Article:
Monday, 27 December 2010

Blood and Roses (1960)

Apart from Bram Stoker's Dracula the most frequently adapted or acknowledged vampire tale must undoubtedly be Sheridan le Fanu's Carmilla. The inspiration for Hammer's Karnstein trilogy - The Vampire Lovers, Lust for a Vampire and Twins of Evil (along with many other films including The Blood Spattered Bride, Daughters of Darkness and Vampyres), the story had also previously provided the basis for Roger Vadim's Blood and Roses, the director's 1960 vehicle for his then wife, Annette, as well as a young and fresh faced Mel Ferrer.

Set in (then) present-day Italy, the film's central character, Carmilla Von Karnstein, is the last surviving member of the Karnstein dynasty. A dead ringer for her long dead ancestor Millarca Karnstein, Carmilla is desperately in love with her cousin Leopoldo despite his engagement to her closest friend Georgia. As Georgia and Leopoldo's wedding day approaches, a fireworks party is held in the Karnstein grounds. Detaching herself from the celebrations, Carmilla finds herself wandering around near the old abbey and when a stray firecracker detonates an unexploded World War II bomb, Millarca's tomb is disturbed and her dormant spirit is free to once again enter the world of the living through the body of Carmilla.

It's not long before the ghostly image of Carmilla, wearing the dress of her ancestor, is spotted roaming the nearby countryside at night. Carmilla struggles through the days, complaining that she is always short of breath, is constantly tired and that the sun burns her. Not only that, but she seeks nourishment through blood, turning her attention towards Georgia before seducing and biting her in an atmospheric dream sequence that ends when Georgia wakes screaming!

Shortly afterwards a servant girl is found dead and suspicion begins to fall upon Carmilla. Seeking sanctuary at the tomb of Millarca, Carmilla is thrown and impaled upon a fence post after roaming too near to a controlled explosion. But as Georgia and Leopoldo fly out for their honeymoon the voice of Millarca intones that she still lives on…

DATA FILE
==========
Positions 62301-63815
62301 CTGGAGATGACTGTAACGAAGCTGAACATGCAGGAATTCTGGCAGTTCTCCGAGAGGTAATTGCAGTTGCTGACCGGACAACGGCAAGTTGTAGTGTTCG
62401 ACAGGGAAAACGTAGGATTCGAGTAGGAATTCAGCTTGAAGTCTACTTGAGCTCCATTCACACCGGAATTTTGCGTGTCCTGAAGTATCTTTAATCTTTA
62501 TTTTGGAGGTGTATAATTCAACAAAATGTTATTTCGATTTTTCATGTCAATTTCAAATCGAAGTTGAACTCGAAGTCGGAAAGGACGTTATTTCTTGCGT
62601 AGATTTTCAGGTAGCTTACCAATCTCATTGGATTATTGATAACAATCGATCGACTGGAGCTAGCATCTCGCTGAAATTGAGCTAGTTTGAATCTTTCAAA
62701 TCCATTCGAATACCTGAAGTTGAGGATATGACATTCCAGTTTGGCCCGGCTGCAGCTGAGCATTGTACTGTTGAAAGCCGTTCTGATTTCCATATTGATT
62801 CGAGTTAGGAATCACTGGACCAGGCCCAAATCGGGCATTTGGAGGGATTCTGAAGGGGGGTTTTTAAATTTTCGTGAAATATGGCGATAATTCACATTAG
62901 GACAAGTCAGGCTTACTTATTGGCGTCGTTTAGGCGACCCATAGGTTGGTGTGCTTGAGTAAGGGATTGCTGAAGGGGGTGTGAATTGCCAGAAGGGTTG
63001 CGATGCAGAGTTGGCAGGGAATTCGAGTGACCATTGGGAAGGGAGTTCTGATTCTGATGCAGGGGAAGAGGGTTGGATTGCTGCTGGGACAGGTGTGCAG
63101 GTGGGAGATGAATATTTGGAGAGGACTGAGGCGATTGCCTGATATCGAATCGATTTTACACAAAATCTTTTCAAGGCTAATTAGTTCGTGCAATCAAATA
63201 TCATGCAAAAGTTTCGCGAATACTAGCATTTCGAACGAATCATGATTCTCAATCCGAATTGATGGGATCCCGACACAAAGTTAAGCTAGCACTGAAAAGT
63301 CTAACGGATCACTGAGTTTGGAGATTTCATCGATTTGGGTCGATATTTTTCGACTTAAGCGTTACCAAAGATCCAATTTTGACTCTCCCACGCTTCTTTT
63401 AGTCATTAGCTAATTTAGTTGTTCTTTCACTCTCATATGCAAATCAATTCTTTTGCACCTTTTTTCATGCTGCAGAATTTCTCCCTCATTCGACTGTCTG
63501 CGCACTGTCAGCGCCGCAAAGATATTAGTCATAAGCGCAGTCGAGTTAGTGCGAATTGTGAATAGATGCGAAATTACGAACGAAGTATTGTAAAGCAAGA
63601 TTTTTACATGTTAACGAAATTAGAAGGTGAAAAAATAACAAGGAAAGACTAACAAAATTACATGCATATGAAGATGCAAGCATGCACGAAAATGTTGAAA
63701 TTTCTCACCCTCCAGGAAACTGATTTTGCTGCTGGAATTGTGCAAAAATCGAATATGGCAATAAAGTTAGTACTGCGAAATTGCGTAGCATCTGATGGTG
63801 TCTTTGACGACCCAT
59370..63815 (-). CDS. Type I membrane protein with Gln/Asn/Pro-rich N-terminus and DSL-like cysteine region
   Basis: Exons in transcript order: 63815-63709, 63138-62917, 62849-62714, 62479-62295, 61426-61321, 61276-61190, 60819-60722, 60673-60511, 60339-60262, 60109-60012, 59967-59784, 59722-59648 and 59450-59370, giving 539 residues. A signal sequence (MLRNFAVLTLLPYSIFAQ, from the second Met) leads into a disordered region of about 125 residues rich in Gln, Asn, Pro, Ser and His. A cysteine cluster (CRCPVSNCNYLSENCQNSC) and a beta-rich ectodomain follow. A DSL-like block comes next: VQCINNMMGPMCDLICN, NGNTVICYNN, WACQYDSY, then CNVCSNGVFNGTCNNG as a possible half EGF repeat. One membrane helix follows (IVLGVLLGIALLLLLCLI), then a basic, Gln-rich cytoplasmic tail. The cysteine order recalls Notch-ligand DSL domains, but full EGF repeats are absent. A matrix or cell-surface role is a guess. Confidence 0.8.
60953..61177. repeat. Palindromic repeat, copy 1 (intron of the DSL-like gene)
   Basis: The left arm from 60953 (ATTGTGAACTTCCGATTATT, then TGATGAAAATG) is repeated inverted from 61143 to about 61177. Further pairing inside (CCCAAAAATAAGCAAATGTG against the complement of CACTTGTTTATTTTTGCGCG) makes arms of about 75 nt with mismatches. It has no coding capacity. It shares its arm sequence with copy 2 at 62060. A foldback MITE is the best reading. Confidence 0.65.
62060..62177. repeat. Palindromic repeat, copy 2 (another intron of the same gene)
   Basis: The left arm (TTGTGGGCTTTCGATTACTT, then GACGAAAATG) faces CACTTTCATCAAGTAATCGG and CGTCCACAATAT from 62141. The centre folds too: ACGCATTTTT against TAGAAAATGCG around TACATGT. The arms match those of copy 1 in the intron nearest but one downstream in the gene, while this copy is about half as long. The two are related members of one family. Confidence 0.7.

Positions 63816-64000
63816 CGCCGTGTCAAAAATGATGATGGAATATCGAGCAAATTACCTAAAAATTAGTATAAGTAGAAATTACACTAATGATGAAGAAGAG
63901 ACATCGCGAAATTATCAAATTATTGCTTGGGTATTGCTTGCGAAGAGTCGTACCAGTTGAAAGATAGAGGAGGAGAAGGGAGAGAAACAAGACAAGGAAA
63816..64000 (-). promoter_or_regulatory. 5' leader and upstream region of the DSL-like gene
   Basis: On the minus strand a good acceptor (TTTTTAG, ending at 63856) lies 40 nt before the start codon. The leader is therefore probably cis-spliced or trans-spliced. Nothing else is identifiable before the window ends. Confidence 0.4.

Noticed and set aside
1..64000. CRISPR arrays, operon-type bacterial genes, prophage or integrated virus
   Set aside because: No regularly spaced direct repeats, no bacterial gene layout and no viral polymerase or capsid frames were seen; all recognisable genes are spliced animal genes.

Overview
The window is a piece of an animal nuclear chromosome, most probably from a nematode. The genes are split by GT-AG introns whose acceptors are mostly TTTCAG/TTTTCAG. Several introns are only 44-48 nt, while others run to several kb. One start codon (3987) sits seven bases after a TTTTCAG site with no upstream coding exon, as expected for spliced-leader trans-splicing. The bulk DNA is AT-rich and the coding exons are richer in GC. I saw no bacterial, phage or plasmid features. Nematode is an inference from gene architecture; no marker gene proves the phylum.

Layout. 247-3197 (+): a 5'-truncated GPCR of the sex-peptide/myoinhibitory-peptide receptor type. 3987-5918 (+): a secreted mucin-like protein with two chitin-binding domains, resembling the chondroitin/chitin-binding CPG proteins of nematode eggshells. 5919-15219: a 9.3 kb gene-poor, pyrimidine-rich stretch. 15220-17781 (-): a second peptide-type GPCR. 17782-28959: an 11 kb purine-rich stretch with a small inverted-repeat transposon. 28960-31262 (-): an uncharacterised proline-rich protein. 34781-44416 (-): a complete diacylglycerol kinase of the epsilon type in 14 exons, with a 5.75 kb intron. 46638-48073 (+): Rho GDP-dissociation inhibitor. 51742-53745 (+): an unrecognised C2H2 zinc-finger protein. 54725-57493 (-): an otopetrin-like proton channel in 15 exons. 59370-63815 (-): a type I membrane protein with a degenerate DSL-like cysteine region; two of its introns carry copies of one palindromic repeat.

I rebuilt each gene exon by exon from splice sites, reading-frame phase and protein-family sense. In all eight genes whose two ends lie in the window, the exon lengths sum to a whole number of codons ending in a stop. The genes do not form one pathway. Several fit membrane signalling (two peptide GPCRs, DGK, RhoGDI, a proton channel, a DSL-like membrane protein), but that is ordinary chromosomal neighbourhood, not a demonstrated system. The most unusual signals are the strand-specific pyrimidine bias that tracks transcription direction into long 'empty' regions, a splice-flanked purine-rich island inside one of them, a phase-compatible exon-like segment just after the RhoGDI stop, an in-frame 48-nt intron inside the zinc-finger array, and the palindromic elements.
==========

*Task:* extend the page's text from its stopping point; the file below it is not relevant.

Despite focusing more on eroticism than horror, Blood and Roses remains an elegant and stylish tale of vampire blood lust and predatory lesbian desire. Trimmed significantly upon its' original release, much of the excised footage remains unseen to date. Although Hammer Films had by that time firmly established themselves as the standard bearers of Gothic horror movies, it would still take that studio the better part of a decade to create a film that was so overtly sexual within the context of a horror movie.

Anyone wishing to check out Blood and Roses for themselves will find their options severely limited. To the best of my knowledge the only legitimate version of the film ever made available is the aforementioned truncated, 73 minute version, which was released on cassette by Paramount in the U.S. several years ago in the dreaded extended play format. As if that wasn't bad enough, the film is presented full screen with a fairly dull mono soundtrack. Whilst there are also slightly differing French and Spanish television broadcasts floating around on the ‘fan’ circuit a fully restored and remastered DVD release would be as alluring as Millarca Von Karnstein herself!

Rob Bewick

1 comment:

  1. Great find Rob, this one is new to me. It sounds fascinating and it would be interesting to see what Vadim would do with such material. I'll try to track down a copy of this from the usual places...